What is your brand essence?

Do you know what your brand represents? What your brand essence is?

Many people, when they think about brand, go straight to their logo. However, your brand is more than a logo. A logo is simply a visual representation of your brand – one aspect of it.

By nature your brand is a combination of image, functional and emotional benefits and credibility. It is a driver behind why your customers buy from you. 

People do not only buy brands because of a logo, or for just the basic functional benefits a brand may offer. They will also purchase based on emotions a brand creates for them. 

Based on the research of neuroscientist Antonio Damasio, we know that we, as humans, make a decision based on emotion and justify that decision with logic afterwards.

So your brand is more than your logo.

Your brand is what people think of you, your business, your product or service, when they hear your business name, use your product or service, and see your visual representation of your brand.

How do you identify your brand?

brand pyramid

There are five key aspects to your brand.

1.            Personality
2.            Values of User
3.            Emotional Rewards
4.            Functional Benefits
5.            Attributes

Let’s look at each of these.

Use our brand worksheet to help you identify your five aspects of your brand.


Imagine your brand as a person. How would you describe that person? Are they fun, dynamic, conservative, sincere? Extroverted or responsible? Self-assured or optimistic?  Strong brands have distinct personalities.

Values of user

These are defined in the Oxford dictionary as being ‘one’s principles or standards, one’s judgement of what is valuable or important in life’. Different consumers have different values. So, when understanding or defining your brand consider what your customer values are. Developing a customer persona will help you understand your customer values. Here are five questions to help you identify your ideal customer - your customer persona.

Emotional rewards

The emotional rewards recognise how you want your customers to feel as a result of dealing with you and your business. To build brand loyalty, your customers and target market need to have an emotional connection to your brand.  Do they feel proud; smart; valued; confident? What is the outcome you hope every customer feels?

Functional benefits

These are the benefits your customers receive from your product or service. What are the functional benefits that your brand delivers? For example, a benefit of starfish marketing could be the ability for business owners to spend more time working on their core business rather than on operational marketing activities.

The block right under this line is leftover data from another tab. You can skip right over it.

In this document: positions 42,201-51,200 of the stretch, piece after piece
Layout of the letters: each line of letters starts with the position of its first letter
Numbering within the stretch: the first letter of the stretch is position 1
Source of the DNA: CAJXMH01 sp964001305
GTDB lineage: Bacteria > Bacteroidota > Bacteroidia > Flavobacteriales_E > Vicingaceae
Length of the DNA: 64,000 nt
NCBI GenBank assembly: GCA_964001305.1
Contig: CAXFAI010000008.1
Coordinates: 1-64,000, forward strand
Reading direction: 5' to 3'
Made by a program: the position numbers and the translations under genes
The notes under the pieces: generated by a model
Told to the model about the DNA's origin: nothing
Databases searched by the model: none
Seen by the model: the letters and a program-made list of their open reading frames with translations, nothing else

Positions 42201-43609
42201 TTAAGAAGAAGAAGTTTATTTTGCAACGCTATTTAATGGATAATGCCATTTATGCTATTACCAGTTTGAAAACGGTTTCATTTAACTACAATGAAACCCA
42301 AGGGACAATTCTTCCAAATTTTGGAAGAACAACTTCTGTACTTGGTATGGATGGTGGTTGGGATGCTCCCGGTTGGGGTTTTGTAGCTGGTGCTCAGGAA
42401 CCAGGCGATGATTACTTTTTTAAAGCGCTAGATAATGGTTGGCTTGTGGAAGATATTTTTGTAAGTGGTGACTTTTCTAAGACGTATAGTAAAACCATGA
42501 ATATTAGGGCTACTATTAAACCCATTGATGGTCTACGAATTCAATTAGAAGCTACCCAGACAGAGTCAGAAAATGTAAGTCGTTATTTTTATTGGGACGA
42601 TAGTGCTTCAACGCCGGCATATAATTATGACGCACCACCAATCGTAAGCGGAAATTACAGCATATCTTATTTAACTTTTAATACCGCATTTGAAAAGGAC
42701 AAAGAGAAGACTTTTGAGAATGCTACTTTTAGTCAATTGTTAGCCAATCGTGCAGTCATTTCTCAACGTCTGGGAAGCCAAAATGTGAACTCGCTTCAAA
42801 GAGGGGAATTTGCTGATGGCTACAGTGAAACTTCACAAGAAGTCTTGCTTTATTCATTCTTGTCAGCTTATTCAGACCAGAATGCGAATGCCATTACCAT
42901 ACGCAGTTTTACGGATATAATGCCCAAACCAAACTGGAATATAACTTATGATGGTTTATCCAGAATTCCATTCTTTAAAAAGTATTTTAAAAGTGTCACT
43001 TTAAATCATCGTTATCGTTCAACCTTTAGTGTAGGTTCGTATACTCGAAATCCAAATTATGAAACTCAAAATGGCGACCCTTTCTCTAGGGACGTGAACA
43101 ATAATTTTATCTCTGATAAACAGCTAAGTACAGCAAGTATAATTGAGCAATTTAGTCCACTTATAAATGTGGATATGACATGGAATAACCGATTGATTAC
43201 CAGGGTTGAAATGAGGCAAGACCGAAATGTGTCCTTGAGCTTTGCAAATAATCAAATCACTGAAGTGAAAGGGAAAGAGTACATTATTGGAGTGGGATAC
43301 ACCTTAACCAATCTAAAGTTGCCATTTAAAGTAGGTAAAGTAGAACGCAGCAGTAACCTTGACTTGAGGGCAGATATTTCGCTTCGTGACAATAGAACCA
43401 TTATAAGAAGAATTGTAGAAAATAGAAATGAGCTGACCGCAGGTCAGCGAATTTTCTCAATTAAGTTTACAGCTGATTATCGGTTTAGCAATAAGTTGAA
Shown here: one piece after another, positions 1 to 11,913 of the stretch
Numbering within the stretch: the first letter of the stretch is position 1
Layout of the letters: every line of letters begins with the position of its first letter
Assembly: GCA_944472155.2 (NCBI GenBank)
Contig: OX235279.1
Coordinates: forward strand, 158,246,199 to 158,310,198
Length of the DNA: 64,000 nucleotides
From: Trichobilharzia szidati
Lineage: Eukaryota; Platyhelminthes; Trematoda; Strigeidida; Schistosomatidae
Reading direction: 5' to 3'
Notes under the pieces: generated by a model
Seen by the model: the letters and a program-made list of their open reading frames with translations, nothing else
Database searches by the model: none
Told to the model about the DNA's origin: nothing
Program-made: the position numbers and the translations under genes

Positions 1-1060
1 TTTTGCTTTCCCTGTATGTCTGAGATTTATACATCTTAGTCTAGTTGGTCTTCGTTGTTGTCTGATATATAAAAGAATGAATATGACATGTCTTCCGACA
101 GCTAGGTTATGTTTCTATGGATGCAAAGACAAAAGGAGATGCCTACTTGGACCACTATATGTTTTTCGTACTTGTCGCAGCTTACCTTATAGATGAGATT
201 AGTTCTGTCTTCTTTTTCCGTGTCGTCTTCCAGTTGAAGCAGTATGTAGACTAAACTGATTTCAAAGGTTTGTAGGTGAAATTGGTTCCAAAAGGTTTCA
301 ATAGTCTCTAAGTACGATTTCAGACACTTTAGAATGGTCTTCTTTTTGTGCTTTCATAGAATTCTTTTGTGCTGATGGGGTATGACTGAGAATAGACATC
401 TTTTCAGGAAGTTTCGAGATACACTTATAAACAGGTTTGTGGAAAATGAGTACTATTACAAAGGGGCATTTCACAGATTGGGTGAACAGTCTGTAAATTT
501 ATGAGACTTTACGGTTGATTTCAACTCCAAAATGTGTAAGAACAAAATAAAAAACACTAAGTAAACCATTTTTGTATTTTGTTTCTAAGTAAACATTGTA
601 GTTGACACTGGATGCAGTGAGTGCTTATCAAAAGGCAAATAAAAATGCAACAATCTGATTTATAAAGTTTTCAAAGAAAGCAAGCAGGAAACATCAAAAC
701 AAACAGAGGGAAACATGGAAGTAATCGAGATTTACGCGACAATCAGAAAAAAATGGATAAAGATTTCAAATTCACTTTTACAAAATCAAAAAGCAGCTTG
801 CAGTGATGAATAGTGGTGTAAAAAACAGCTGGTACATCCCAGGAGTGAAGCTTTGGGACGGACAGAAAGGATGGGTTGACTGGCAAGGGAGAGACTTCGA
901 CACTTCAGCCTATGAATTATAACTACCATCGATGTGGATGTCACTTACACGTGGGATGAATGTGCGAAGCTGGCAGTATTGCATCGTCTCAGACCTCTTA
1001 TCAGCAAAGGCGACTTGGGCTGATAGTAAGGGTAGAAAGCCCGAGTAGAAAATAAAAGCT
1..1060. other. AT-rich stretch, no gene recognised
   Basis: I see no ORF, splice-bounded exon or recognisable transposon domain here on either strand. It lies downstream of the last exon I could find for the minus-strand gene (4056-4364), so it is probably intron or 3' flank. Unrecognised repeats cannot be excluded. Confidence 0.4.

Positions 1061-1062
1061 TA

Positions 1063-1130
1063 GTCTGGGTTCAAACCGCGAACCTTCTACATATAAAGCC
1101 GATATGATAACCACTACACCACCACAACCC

Brands must possess relevant and distinctive features.  These are the tangible aspects of your brand that you can see or touch. This can be challenging for service based businesses to identify – try to bring it back to the service you are delivering, for example the attributes of starfish marketing are expert marketing advice tailored to individual business requirements. For product based businesses it is easier. For example a well-known biscuit brand could be something like; distinctive caramel chocolate, multi-layered chocolate biscuit that is sweet and crunchy with a chocolate filling.

Use our brand worksheet to help you identify your five aspects of your brand.

Brand essence

brand essence

Once you have identified these five aspects of your brand, you can summarise what your brand is.

What do those five aspects say? What they say is your brand essence, and your brand essence (your brand) should drive the communication of your brand image, benefits and values. Everything about your business, product or service should articulate your brand’s attributes, benefits, emotional rewards, personality and values.

Creating consistency across your brand is key. Have a look at everything across your business and make sure it is reflective of what you want your brand to be.

If you aren’t clear on what your brand is, try using the brand worksheet below to help you identify your brand.

And if you think your brand doesn't represent you and are considering rebranding, ask yourself these six questions first.